Why university research matters

Australian universities are mostly located in cities.

However, the level of of regional connection, involvement and impact we have are often overlooked.

In particular, Curtin University directly delivers teaching and learning in three main ways.

We have campus experiences in regional Western Australia and in other countries.

We offer distance education, dominantly via Open Universities Australia, all across regional Australia.

Our scientists are working with communities throughout the country in areas ranging from environmental and community health, to discovering the origins of the universe.

Regional people and businesses are our points of engagement, from collaborating in projects and funding our researchers, to supplying us with the wherewithal to be successful in operating regionally.

We produce innovations and commercialise those in agriculture (crop disease control), mining (mine site rehabilitation), and environmental restoration (seed supply).

Some of the projects Curtin researchers have been involved in include the development of an innovative orthopaedic screw that could help trauma surgery patients, and designing software for farmers to help simplify grain harvesting and distribution.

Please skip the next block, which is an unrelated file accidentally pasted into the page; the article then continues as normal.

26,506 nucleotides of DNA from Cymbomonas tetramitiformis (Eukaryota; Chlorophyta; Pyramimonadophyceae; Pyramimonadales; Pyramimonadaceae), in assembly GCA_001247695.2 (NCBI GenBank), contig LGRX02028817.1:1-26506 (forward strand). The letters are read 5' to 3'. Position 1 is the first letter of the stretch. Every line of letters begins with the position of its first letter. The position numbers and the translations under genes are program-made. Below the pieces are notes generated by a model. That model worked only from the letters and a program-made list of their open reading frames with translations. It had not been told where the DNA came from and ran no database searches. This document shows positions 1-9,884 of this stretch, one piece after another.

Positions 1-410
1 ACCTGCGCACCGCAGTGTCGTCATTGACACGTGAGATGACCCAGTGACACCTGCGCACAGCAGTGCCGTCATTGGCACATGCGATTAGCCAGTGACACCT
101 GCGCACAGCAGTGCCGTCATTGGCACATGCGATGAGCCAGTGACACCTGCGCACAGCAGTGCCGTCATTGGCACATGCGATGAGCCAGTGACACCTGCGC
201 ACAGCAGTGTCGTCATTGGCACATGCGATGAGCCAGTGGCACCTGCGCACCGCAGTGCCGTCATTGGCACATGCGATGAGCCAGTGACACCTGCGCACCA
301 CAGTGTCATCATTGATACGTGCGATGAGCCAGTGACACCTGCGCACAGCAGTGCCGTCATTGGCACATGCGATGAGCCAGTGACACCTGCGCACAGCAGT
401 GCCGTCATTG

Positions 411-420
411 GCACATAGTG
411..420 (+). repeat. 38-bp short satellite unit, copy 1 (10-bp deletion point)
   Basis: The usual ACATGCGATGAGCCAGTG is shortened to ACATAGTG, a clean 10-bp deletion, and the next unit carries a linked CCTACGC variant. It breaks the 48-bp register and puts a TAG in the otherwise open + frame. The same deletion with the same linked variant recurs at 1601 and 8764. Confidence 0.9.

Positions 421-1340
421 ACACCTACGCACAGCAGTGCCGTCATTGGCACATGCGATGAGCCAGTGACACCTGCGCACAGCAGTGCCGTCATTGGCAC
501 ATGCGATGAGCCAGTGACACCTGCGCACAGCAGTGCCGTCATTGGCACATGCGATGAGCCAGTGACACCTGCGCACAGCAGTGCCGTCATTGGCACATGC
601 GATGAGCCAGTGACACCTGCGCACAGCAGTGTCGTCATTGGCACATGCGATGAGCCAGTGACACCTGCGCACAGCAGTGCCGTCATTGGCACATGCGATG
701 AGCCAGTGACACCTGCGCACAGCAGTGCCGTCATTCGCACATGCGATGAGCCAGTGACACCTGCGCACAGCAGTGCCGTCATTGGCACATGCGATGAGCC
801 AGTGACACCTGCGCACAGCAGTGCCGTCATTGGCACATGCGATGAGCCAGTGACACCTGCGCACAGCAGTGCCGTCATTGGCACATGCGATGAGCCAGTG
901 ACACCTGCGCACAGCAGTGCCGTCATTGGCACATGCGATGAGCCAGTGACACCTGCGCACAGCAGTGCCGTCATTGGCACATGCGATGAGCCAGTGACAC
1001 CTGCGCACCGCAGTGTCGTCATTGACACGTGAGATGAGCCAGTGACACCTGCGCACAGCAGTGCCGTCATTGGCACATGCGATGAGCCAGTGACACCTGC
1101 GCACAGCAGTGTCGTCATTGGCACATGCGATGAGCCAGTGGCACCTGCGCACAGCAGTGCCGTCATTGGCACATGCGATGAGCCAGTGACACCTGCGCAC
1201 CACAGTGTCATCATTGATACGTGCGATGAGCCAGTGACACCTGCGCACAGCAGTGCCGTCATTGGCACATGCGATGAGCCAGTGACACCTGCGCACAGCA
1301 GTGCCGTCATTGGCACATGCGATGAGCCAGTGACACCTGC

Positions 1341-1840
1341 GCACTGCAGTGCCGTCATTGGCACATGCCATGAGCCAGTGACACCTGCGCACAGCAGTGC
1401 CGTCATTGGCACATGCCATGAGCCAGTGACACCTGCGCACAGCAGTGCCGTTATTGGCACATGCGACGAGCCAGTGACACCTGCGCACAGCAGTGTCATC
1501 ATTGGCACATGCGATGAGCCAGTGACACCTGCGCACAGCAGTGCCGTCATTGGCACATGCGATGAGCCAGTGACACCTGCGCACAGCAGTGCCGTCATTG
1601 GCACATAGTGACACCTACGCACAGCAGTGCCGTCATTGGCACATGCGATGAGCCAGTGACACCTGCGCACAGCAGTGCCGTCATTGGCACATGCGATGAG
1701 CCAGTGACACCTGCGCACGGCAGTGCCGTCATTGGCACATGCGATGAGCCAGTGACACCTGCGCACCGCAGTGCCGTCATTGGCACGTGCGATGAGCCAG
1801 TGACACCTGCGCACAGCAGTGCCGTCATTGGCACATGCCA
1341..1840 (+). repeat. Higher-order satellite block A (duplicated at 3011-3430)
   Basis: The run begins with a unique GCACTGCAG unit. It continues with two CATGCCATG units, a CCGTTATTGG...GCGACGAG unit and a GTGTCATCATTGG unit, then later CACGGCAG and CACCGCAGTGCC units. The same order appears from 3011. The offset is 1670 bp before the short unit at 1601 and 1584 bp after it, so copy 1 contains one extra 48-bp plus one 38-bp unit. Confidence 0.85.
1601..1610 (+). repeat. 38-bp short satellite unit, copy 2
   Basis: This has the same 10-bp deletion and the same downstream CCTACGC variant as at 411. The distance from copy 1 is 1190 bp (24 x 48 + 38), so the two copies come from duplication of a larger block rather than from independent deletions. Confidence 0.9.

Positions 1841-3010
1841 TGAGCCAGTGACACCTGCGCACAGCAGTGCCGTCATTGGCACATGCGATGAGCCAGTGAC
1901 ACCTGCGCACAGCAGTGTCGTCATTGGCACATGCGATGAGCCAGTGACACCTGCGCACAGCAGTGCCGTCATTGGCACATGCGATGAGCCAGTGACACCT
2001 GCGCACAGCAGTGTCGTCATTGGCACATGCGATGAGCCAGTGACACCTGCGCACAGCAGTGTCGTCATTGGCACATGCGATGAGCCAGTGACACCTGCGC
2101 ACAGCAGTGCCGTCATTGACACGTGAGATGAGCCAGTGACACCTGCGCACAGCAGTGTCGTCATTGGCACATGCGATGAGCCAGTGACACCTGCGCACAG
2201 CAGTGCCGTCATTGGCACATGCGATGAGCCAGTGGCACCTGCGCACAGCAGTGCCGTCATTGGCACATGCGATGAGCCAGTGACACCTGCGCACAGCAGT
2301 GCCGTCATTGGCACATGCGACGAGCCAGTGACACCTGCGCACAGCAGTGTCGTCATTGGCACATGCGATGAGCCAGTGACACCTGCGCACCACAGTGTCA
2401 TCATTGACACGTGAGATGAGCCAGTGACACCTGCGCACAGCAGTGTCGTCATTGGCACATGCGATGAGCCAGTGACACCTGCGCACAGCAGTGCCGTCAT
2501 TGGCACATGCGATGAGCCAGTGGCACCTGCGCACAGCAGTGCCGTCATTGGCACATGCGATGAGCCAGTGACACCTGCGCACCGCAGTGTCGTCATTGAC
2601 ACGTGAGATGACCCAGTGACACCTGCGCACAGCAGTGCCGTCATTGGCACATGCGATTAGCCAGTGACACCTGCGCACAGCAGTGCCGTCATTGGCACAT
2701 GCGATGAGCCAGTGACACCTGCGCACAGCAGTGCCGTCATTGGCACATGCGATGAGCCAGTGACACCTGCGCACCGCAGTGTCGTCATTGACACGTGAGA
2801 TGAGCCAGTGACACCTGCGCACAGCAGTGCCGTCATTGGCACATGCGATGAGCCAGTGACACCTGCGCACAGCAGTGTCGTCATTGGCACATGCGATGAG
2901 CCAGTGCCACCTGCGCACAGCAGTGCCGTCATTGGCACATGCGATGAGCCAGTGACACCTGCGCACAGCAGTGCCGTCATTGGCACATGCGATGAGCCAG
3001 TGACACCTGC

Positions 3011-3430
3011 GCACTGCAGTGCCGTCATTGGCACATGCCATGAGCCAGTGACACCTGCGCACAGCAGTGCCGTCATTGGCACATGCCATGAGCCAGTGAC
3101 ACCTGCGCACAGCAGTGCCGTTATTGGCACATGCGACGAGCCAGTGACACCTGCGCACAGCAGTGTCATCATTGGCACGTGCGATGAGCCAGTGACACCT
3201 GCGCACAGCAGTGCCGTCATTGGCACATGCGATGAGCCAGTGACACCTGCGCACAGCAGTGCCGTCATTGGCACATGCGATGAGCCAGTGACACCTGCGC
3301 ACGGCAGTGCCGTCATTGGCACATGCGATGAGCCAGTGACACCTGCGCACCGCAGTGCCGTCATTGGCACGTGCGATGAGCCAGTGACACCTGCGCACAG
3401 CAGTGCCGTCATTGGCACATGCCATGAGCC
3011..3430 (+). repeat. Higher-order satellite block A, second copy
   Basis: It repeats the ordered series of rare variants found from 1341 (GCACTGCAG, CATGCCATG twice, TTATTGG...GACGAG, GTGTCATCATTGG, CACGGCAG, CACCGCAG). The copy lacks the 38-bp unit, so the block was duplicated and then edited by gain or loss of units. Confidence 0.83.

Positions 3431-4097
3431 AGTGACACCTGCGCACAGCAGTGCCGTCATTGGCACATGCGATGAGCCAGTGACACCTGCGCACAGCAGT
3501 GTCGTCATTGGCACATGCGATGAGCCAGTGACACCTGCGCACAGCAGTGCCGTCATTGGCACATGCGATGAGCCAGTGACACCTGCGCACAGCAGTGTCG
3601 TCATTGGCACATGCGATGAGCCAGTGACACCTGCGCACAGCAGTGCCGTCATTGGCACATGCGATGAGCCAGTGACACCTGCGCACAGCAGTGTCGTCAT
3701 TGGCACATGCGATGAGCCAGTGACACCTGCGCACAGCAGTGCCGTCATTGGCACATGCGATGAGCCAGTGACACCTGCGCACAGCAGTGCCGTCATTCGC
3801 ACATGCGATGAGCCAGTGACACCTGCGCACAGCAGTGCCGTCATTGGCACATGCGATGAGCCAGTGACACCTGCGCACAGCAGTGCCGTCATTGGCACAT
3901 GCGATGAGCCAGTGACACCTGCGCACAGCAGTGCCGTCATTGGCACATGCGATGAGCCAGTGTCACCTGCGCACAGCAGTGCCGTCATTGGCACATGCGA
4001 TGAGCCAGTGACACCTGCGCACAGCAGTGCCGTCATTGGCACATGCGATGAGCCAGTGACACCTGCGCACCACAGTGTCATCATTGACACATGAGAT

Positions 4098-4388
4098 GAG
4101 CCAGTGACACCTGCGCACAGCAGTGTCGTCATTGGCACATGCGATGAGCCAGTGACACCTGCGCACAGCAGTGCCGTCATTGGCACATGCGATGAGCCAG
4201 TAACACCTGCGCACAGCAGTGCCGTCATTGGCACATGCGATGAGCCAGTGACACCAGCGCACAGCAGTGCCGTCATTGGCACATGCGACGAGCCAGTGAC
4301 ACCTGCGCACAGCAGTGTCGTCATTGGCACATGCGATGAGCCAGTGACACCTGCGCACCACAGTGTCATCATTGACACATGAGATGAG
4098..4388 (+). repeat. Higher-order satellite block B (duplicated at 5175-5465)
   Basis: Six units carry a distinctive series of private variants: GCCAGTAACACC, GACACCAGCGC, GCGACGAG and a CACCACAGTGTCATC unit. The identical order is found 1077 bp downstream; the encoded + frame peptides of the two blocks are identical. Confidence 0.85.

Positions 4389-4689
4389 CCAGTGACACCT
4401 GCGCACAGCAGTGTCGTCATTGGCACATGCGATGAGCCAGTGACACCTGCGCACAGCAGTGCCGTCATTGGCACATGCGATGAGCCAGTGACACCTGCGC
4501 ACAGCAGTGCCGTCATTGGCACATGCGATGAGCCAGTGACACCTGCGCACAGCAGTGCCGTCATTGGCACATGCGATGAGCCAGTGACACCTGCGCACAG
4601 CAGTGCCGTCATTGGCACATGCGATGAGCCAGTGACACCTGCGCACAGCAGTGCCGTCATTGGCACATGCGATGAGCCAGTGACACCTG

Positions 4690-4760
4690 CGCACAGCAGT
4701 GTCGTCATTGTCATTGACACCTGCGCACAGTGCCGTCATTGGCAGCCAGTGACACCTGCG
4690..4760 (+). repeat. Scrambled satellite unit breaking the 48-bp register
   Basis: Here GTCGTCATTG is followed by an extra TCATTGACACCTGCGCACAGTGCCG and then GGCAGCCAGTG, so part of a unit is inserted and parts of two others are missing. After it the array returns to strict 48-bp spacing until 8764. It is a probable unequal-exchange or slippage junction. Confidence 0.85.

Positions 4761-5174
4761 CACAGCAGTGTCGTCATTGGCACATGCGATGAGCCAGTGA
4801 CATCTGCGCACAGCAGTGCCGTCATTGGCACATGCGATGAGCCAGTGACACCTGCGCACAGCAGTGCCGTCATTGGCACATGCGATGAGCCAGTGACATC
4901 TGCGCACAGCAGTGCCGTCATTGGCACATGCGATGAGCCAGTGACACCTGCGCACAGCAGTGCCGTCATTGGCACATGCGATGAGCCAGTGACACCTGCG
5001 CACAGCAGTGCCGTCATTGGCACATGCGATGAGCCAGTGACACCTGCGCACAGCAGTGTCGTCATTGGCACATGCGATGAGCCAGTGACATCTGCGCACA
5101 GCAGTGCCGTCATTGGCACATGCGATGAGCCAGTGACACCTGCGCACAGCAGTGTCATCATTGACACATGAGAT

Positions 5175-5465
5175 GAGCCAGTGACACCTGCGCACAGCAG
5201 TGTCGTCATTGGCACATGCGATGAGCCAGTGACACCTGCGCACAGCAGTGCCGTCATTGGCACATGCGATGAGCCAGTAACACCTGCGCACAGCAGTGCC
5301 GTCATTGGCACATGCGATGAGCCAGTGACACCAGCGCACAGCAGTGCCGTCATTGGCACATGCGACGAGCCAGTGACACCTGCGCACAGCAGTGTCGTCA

What we do at universities has real-life impact.

Australian universities are world leaders in research, which is a reason for our success in attracting international students.

We increasingly undertake research that meets an external need, be it a problem that needs solving, an opportunity that needs exploring, or an improvement to how things currently operate.

The threat that COVID-19 poses to our nation's research is significant and continued funding is essential to ensure universities can continue to develop and deliver innovations for the benefit of all Australians.

We are at the forefront of innovation - whether it's the search for a COVID-19 vaccine, projects to develop smarter energy sources and storage, or the joining together of industry and higher education to harness our remote technology capabilities in space.

Research creates the evidence base for policy makers, it drives debate and fosters progress.

Now more than ever we need to invest in curiosity, in collaboration, and in commercialisation, to nurture our research universities as places where the best minds in the world want to work, educate, think, create, develop solutions and deliver them.

Deputy Vice-Chancellor Research, Professor Chris Moran, Curtin University

This story Why university research matters to regions first appeared on The Canberra Times.